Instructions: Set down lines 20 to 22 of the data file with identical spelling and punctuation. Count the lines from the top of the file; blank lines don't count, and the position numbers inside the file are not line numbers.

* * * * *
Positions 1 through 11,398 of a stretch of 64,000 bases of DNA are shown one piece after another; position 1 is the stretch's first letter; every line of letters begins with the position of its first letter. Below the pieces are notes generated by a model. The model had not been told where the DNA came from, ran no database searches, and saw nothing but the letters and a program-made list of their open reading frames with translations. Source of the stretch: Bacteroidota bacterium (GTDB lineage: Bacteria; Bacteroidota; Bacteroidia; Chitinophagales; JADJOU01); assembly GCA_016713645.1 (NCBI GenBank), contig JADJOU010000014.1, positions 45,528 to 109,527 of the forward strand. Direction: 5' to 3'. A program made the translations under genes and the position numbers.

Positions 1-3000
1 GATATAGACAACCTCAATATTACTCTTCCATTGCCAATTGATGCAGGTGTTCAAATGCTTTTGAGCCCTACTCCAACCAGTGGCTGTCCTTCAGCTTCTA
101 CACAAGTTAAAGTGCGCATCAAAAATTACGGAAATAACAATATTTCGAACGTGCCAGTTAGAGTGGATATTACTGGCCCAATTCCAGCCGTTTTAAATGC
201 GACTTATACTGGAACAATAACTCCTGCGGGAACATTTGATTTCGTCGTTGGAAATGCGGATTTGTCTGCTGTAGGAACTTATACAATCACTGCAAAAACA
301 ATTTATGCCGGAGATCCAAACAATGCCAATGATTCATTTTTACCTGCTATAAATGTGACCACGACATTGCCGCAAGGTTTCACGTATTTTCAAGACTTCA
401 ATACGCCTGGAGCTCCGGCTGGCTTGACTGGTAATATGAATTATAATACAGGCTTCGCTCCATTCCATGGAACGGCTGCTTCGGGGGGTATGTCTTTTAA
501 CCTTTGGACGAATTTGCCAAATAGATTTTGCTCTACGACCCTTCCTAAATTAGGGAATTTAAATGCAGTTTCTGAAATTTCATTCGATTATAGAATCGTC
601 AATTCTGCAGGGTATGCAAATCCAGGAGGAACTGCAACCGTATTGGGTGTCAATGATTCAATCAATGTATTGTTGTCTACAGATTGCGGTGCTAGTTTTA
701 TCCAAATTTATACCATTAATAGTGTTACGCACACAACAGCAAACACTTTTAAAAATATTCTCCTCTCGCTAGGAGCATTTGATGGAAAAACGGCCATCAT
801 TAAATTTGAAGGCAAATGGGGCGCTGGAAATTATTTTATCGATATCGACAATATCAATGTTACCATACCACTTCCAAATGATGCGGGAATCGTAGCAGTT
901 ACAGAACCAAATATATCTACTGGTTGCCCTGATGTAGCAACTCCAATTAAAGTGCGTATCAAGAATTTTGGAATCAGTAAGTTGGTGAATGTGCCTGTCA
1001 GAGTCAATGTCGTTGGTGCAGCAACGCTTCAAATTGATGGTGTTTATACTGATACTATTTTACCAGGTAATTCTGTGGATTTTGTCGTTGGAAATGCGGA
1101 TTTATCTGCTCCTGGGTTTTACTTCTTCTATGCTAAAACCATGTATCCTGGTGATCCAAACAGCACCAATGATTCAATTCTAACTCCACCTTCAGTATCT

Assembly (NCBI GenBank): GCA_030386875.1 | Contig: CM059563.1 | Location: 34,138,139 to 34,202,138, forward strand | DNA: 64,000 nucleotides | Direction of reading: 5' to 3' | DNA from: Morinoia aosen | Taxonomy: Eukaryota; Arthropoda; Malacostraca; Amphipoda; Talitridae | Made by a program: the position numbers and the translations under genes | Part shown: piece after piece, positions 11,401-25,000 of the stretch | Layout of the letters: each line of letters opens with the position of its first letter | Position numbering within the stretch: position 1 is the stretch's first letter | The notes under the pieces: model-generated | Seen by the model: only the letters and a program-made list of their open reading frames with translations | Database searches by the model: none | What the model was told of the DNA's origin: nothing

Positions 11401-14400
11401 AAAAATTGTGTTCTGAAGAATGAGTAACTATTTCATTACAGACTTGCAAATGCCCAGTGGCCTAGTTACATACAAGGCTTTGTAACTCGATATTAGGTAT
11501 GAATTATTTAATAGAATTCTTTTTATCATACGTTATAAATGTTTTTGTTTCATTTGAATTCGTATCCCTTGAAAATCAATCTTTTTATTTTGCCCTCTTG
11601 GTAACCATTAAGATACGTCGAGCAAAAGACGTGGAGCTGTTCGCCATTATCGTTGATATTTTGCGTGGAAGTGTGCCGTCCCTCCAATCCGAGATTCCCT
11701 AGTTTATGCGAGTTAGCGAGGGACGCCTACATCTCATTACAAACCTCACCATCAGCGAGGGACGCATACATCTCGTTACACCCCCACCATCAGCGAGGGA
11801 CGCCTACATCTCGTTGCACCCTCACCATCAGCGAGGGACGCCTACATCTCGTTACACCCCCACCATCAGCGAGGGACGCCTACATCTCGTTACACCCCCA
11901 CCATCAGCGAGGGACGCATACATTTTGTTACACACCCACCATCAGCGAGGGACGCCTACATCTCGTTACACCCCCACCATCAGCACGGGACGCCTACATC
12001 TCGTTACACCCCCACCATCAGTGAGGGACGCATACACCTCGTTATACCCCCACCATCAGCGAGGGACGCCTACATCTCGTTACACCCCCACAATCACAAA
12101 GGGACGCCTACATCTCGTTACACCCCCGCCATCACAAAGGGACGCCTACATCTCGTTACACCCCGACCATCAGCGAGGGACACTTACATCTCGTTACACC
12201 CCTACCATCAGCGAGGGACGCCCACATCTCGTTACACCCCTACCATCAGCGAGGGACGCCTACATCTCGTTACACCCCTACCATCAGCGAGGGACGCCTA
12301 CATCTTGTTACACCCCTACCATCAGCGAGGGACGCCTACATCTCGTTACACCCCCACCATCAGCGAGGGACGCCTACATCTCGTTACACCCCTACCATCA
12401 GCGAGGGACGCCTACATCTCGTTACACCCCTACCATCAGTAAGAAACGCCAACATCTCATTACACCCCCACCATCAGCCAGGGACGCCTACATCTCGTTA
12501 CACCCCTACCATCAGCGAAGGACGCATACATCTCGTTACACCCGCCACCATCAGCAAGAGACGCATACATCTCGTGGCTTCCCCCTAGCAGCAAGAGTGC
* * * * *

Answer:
11701 AGTTTATGCGAGTTAGCGAGGGACGCCTACATCTCATTACAAACCTCACCATCAGCGAGGGACGCATACATCTCGTTACACCCCCACCATCAGCGAGGGA
11801 CGCCTACATCTCGTTGCACCCTCACCATCAGCGAGGGACGCCTACATCTCGTTACACCCCCACCATCAGCGAGGGACGCCTACATCTCGTTACACCCCCA
11901 CCATCAGCGAGGGACGCATACATTTTGTTACACACCCACCATCAGCGAGGGACGCCTACATCTCGTTACACCCCCACCATCAGCACGGGACGCCTACATC